THE company managing an Oxford block of flats which went up in flames without any alarm is still to answer ‘very important questions’, local politicians say.

Oxford Fire and Rescue Service say regulations were breached in the Woodstock Close blaze on December 12 last year, as it emerged that having ‘no policy in respect of fire safety’ was one of multiple failings of its management company.

The roof on Peerless Properties’ building collapsed in the fire, but the company is yet to make any information public about why the alarms failed, what they plan to do to make the building safer and when residents will be able to move back in.

READ AGAIN: North Oxford fire - Alarms 'not heard', residents say

No one was hurt in the daytime blaze near the Church of SS Gregory and Augustine – which started in a roof cavity following repair work on the building – but answers are now being demanded seven months on.

Two workmen have previously told of how they ran into the building and hit alarms on multiple floors to no avail - before banging on every door to get people to safety.

Concerns have also been raised about what would have happened to elderly residents had the fire happened at night.

AS IT HAPPENED: Fire at block of flats in Oxford - six fire engines on scene

Speaking on behalf of the fire service, Oxfordshire County Council spokesman Chris Dyson said: “We found that there was no policy in respect of fire safety particularly with regards to who manages fire safety, a lack of maintenance to systems, who is authorised to silence the alarm, lack of fire safety notices and lack of information to contractors.”

He continued: “These were issues that constituted breaches of the Regulatory Reform (Fire Safety) Order 2005 and were subsequently tackled by use of an Enforcement Notice and given two months to do the work required to bring the matters to a satisfactory conclusion.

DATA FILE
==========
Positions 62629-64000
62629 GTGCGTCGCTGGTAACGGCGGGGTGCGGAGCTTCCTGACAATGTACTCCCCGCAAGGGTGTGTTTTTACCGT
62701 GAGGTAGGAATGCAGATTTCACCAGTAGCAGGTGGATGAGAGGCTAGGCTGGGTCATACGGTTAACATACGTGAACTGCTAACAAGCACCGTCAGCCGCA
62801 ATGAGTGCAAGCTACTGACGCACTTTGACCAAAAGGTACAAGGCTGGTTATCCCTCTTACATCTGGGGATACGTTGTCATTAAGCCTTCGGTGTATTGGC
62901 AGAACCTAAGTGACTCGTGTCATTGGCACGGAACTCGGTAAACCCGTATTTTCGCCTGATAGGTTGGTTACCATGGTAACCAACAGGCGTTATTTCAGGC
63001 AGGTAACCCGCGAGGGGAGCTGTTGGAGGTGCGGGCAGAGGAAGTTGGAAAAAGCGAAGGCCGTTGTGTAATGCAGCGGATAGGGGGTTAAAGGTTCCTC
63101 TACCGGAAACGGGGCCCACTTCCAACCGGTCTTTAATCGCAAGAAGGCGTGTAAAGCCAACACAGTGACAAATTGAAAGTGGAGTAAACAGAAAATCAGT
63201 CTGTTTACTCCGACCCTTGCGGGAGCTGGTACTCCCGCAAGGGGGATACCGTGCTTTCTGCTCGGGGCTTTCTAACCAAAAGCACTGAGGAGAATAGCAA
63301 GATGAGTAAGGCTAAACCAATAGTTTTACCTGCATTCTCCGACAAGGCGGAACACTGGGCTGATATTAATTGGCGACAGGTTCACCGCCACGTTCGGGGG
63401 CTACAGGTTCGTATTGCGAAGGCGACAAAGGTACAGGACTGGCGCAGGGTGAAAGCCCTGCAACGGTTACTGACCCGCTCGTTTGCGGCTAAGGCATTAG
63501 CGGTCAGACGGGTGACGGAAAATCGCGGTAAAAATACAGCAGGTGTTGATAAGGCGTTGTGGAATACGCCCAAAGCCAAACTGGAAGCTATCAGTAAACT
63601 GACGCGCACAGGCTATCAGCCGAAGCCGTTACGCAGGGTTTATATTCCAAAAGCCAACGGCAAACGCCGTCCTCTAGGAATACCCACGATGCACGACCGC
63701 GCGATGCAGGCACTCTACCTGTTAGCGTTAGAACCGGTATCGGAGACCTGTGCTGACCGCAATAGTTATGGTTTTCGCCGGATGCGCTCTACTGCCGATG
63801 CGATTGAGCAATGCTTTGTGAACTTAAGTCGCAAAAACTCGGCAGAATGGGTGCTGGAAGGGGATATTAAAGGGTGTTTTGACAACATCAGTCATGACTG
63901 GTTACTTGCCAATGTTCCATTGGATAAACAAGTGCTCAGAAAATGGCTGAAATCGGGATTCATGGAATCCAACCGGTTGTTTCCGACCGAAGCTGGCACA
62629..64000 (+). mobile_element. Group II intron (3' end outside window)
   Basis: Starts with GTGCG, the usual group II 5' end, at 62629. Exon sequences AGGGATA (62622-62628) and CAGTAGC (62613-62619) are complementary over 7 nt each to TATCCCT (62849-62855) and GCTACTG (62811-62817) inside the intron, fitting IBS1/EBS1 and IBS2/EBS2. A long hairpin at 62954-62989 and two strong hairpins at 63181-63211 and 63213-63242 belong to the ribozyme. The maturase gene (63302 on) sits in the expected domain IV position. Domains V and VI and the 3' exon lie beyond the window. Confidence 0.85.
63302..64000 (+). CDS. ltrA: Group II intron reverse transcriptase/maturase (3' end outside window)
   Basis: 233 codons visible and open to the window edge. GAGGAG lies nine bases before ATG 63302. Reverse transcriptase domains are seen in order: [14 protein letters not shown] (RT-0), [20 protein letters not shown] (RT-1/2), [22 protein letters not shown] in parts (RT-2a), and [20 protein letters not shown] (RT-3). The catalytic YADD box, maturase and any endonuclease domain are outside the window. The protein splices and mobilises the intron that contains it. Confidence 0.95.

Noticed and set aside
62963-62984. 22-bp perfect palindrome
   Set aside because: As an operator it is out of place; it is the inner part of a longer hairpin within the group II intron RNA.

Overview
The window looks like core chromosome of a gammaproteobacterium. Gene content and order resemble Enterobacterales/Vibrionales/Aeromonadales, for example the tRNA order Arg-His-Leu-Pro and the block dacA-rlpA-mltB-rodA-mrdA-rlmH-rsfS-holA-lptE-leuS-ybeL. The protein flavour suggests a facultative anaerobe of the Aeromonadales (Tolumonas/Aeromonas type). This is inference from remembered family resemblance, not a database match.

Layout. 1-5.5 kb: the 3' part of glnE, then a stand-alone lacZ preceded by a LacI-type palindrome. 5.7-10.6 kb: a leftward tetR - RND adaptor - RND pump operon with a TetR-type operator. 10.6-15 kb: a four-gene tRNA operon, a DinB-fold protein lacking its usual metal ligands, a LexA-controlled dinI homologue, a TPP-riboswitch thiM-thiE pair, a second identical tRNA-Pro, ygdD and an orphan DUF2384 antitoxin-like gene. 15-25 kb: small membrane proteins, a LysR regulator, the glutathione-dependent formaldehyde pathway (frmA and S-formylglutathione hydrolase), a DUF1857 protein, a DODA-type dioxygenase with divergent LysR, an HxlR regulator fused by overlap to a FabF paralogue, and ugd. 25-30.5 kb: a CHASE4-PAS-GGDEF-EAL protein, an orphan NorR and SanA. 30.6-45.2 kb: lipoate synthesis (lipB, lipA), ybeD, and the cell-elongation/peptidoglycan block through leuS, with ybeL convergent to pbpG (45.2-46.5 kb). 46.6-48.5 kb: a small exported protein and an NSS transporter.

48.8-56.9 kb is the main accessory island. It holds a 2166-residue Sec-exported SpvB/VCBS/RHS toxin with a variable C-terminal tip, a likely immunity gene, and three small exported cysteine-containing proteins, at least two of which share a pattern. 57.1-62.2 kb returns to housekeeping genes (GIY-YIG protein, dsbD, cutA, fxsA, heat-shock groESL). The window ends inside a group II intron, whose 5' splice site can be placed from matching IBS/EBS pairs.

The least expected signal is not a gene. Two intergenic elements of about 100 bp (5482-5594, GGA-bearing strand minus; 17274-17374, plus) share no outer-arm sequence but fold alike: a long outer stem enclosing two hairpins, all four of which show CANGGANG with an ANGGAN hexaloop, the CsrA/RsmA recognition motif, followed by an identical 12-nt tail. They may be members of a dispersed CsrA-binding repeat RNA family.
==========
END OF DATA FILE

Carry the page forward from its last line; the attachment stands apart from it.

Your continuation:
“However, the breaches did not constitute such a risk to relevant persons of death or serious injury that would warrant a prohibition notice and therefore we would not have sufficient grounds for prosecution under Article 32 of the above Order.”

Oxford Mail:

It remains unclear how long residents will be out of their homes - and yesterday Oxford City councillor Liz Wade said she was not aware of when they would be moved back in.

Last week, residents from a burnt-out Blackbird Leys block were told they could face at least two months of living in temporary accommodation.

Oxford West and Abingdon MP Layla Moran urged Peerless to respond to questions around what happens next and address concerns over residents' safety.

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She said: “We need answers to some very important questions. Who is going to be responsible for the increased premiums that will follow this? Who will take responsibility for weekly testing of the alarm system in all blocks?

“That responsibility must lie with Peerless. I will continue to monitor this situation alongside local councillors and make sure residents receive the reassurances they deserve.”

Peerless have been approached for comment repeatedly since the fire but have declined to comment on every occasion.

Oxford Mail:

Ms Moran added: "In situations like this, it is vital that property owners do everything they can to sort out the problem, and that they are completely open in how they do so.

"Residents have every right to know what has happened, and they deserve reassurances that changes are being made so that it won't happen again."

In an exchange with Ms Moran, Peerless’ owner Graham Hughes said before Christmas: "There is significant impact on the individuals who have been evacuated and we are working closely with them to find alternative accommodation in the area."

ALSO READ: Investigation after fire in Woodstock Close, North Oxford

However, when asked for information about the incident, Peerless representatives have refused to answer any of this newspaper's questions, claiming they will provide an update at a later date.

In a fire enforcement notice, the National Fire Chiefs Council urged those in charge of fire safety to “establish and, where necessary, give effect to appropriate procedures, including safety drills, to be followed in the event of serious and imminent danger to relevant persons.”

Oxford Mail:

Wolvercote and Summertown county councillor Paul Buckley praised the fire service’s action on the day and aftermath, adding: “I am very concerned that there were found to be failings in the fire safety management system in the flats.

“I am also very glad that this was picked up by fire service and, because of their concern, enforcement action has been taken, to ensure that this problem in the flats gets fixed.”

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In a letter sent to residents in January, Wolvercote councillor Liz Wade wrote: “We would like to know what is currently happening to help the families directly affected, and to assure all residents that the same could not happen again.

“We are ready, if needed, to help in any way we can."